I was initially greeted with a character selection screen. It reminded me of a fighting game or, slightly, a MOBA UI. Ten icons with hover-over text described various strengths, weaknesses, and unique abilities of the characters. It's worth noting that, although ten characters were present in this demo, twenty-five characters will be available on release. Like a MOBA, your loadout bears no persistence – levels and skills reset between matches. Players do earn persistent, extra-game experience that unlocks persistent gear for characters, but everyone starts “fresh” at level 0 when dropping-in to a game.
My choice of hero, Orendi – a weird, four-armed cowboy-scarecrow-looking woman – was chosen effectively randomly. She turned out to be something of nuker, and it's partly due to her that I actually ended up enjoying the Battleborn demo. Her primary attack is straight-forward and launches a little magic ball at foes; right-clicking fires a small mass of them – like a shotgun. When I started using her other abilities is when things became a bit more interesting. One ability, and maybe my favorite, blasts a facing enemy and launches Orendi backwards, proving to be an incredibly useful escape from sticky situations. Her other two abilities required short channels but did massive damage, one in-line forward and the other was a targetable AOE.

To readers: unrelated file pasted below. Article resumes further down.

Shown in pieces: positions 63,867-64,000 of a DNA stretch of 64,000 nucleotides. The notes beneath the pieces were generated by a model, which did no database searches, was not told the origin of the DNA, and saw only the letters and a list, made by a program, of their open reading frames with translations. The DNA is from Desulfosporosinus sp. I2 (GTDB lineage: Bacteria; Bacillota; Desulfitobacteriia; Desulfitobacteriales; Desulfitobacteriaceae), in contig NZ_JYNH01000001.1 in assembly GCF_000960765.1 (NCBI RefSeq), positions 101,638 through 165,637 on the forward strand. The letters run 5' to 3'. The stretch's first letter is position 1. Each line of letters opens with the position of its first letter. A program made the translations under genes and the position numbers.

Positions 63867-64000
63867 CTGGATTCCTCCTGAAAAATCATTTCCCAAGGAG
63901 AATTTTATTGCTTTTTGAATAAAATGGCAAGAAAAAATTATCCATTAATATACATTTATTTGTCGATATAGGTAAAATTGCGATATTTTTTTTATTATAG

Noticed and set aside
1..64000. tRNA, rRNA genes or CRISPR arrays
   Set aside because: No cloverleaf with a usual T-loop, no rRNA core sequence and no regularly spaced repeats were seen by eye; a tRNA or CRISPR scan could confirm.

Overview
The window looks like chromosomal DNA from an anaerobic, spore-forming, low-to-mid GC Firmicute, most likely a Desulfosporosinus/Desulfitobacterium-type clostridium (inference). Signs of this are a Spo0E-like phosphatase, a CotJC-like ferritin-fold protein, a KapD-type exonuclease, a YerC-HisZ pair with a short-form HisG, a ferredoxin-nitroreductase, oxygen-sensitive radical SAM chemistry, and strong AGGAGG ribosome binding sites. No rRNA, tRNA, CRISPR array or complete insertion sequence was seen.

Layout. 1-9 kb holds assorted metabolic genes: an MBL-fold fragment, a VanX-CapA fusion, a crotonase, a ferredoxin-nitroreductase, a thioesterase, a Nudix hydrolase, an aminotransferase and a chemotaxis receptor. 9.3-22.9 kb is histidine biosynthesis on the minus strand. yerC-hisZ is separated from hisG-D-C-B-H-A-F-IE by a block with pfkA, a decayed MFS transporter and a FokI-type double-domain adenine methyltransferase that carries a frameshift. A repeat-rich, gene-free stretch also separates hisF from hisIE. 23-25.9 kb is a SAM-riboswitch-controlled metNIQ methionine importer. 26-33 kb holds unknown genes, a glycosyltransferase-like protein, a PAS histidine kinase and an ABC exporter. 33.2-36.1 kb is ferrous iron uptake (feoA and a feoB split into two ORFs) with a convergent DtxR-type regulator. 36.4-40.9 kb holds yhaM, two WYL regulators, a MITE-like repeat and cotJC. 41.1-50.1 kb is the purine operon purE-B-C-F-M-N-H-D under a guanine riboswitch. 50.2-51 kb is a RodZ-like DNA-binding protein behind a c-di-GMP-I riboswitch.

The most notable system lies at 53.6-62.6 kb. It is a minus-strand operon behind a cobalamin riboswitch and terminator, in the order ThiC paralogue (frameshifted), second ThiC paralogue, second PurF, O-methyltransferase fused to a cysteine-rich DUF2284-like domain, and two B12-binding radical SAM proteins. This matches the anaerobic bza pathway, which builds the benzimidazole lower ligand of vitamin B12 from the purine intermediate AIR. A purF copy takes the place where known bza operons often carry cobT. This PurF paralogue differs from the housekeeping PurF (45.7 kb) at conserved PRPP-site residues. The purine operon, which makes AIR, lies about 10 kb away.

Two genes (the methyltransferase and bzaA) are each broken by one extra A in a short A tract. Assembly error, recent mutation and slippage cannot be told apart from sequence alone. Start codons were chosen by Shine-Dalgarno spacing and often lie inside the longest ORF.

Contrary to my idea that the game was almost exclusively multiplayer, the demo we played was cooperative PvE and was pulled from the game's singleplayer/cooperative campaign. In it, we had various objects and fought different bosses. This is where the game reminded me of Borderlands, though – fighting the NPC minions wasn't the most exciting thing in the world as the enemies weren't particularly challenging or interesting – mostly different sizes of beaters that charged the players.
Several important aspects distinguish Battleborn from the previous franchise on a mechanical level. Importantly, there are none of the loot boxes that covered Borderlands in Battleborn – something we found unnecessarily grindy. Because there are no loot elements, combat focuses more on player character abilities and how you use them rather than how big the gun is. Even Gearbox's trademark humor was toned-down a little in Battleborn, instead of the overbearing fart jokes and dirty language that was the Pre-Sequal; Battleborn is left with just a handful quips and exclamations, none of which are offensive.
It may be hard to tell how much I liked Battleborn, and so I think it's important to outright say that I did enjoy it. On a mechanical level, the game plays fluidly and feels quick and uninhibited. The graphics are good enough and offer a fitting aesthetic. Input feels about right. The leveling and ability selection offers enough depth to grant multiple playstyles, but not so much that the game feels overwhelming – like some RPGs and MMOs might.
I'm looking forward to playing the game in multiplayer PvP more than the game's campaign missions. We know for sure that Battleborn will have three gamemodes, two of which are a standard deathmatch and an escort-style mission.
Battleborn is expected to launch on February 9, 2016.
- Keegan "HornetSting" Gallick.